OSHA proposes to halve and harmonize silica exposure thresholds

Sources: Occupational Safety and Health Administration; CP staff

In Notice of Proposed Rulemaking (NPRM) for Occupational Exposure to Respirable Crystalline Silica, OSHA outlines reduction of permissible exposure limits (PEL) for quartz from current general industry and construction thresholds—100 and 250 micrograms per cubic meter of air (μg/m3) expressed in eight-hour weighted averages, respectively—to a uniform 50 μg/m3.

The document was announced August 23, a 90-day public comment period opening upon pending publication in the Federal Register. Agency officials note that PELs for respirable crystalline silica in general industry and construction have not been updated since their adoption in 1971, shortly after OSHA’s creation, while the quartz PEL in construction is a “formula based on a now-obsolete particle count sampling method that is approximately equivalent to 250 μg/m3.”

Inspectors currently enforce PELs that agency officials view as “outdated, inconsistent between industries and not adequately protect[ing] worker health. The proposed rule brings protections into the 21st century.”

OSHA proposes the rule with the aim of “curbing lung cancer, silicosis, chronic obstructive pulmonary disease and kidney disease in America’s workers.”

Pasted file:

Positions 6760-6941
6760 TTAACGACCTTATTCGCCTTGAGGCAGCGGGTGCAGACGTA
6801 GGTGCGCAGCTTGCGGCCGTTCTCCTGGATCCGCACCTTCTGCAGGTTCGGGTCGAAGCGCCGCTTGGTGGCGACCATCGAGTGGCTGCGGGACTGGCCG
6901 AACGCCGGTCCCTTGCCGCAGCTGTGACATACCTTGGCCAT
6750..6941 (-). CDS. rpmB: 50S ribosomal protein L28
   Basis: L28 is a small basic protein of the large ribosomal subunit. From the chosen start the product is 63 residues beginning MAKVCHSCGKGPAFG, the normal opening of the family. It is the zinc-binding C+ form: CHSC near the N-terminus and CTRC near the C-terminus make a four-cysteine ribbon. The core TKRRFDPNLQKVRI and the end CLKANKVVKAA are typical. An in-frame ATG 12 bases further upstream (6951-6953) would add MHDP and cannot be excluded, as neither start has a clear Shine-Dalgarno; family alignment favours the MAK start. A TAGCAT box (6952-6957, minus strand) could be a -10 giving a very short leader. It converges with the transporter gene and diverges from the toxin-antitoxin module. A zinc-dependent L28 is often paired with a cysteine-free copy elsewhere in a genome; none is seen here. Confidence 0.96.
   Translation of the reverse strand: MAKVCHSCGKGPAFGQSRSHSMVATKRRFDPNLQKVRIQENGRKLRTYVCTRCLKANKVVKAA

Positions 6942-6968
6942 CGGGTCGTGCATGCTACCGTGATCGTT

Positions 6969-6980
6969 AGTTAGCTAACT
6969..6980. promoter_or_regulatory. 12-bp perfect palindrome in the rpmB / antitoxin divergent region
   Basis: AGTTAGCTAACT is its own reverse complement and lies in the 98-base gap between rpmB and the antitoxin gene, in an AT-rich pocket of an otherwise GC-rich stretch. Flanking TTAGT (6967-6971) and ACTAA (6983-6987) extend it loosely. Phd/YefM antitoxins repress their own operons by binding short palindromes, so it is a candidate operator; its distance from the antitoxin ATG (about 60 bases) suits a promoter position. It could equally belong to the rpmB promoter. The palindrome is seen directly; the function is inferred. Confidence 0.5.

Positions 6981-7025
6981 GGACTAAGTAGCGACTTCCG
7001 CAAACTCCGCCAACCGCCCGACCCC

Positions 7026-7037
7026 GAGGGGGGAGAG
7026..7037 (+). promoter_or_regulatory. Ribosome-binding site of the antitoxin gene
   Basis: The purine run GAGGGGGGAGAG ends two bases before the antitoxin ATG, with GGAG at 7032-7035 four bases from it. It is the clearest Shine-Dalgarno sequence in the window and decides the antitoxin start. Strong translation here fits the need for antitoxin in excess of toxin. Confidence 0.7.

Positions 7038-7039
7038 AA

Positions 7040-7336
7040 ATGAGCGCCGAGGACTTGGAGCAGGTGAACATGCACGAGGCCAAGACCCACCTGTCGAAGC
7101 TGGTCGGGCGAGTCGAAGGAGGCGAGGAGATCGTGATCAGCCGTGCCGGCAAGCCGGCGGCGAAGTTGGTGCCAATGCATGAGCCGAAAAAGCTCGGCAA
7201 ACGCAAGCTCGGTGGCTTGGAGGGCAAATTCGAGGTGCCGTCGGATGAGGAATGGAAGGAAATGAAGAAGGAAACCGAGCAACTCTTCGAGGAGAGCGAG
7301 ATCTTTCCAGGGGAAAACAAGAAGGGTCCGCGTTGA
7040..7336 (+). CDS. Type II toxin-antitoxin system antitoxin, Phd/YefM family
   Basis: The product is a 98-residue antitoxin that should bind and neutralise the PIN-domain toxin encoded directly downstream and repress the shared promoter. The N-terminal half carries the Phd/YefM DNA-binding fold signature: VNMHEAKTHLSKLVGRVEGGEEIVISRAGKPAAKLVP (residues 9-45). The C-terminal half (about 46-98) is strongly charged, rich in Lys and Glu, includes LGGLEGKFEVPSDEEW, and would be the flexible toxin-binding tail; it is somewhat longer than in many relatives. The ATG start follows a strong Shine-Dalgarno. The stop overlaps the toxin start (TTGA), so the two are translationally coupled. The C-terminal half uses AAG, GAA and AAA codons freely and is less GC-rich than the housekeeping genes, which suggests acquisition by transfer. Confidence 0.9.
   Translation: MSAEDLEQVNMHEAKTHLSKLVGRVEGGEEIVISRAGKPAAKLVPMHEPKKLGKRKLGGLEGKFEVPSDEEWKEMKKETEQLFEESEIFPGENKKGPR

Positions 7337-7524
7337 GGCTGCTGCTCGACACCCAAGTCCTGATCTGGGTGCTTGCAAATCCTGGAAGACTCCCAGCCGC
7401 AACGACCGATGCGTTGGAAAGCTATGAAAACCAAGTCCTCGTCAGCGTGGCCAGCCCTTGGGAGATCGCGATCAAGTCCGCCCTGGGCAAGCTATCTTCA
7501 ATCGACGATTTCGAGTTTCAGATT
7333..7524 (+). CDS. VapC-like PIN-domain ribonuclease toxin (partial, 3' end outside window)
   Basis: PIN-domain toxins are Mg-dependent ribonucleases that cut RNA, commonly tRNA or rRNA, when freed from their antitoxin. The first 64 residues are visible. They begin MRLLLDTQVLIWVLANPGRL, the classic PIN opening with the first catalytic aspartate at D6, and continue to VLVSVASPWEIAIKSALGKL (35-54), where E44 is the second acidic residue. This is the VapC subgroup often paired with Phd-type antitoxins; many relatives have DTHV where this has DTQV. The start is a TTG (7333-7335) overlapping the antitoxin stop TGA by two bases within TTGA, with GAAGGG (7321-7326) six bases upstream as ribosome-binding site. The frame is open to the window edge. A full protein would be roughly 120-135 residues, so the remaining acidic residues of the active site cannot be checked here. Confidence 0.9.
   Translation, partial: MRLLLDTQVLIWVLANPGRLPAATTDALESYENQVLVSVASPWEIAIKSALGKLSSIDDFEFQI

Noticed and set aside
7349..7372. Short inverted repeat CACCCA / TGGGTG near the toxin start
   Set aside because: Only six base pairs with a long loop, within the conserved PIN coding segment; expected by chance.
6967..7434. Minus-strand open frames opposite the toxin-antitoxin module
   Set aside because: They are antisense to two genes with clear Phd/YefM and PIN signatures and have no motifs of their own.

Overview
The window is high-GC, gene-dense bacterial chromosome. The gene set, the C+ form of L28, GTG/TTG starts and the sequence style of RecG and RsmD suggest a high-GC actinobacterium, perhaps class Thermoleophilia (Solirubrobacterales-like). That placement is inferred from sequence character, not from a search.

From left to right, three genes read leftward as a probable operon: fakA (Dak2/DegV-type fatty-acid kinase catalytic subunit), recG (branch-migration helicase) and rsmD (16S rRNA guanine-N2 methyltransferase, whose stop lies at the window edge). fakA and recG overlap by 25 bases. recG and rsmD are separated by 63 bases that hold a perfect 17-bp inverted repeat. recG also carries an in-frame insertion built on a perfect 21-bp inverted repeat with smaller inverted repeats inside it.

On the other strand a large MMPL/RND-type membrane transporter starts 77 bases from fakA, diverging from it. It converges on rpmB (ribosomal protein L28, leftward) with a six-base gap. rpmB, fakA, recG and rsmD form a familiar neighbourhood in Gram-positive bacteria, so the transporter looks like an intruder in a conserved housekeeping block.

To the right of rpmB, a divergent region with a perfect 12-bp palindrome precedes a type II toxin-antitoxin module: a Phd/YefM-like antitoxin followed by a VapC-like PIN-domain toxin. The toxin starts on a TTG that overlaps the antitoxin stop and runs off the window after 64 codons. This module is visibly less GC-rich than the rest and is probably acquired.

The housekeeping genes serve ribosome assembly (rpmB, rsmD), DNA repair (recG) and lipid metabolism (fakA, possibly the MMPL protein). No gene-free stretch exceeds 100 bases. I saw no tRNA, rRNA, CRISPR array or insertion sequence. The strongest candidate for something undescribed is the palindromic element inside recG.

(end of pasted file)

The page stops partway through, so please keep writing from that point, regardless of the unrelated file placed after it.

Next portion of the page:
“Exposure to silica can be deadly, and limiting that exposure is essential,” said Dr. David Michaels, assistant secretary of labor for occupational safety and health. “Every year, exposed workers not only lose their ability to work, but also to breathe. This proposal is expected to prevent thousands of deaths. [It] uses common sense measures that will protect workers’ lives and lungs—like keeping the material wet so dust doesn’t become airborne, [and] is designed to give employers flexibility in selecting ways to meet the standard.”

Once full effects are realized, OSHA estimates that the proposed rule will result in saving nearly 700 lives and prevent 1,600 new cases of silicosis annually. Its proposal is based on review of scientific and technical evidence, consideration of current industry consensus standards and outreach by OSHA to stakeholders, including public stakeholder meetings, conferences and meetings with employer and employee organizations.